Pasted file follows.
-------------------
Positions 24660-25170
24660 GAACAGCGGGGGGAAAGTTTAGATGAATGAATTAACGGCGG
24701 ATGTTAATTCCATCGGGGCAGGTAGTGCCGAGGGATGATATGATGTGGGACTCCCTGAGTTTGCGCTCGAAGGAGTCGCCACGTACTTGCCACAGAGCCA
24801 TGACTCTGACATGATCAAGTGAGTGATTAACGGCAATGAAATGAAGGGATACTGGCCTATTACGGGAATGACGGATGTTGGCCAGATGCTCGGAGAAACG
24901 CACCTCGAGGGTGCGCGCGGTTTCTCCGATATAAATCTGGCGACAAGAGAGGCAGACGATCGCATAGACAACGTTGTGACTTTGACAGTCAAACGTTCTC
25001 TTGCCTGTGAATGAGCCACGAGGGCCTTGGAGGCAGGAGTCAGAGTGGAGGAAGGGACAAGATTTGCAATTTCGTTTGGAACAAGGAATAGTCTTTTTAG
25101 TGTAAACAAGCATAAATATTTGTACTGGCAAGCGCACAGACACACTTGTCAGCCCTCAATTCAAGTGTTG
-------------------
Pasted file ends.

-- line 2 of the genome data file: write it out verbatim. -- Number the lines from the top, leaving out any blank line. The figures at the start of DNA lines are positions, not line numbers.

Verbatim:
24660 GAACAGCGGGGGGAAAGTTTAGATGAATGAATTAACGGCGG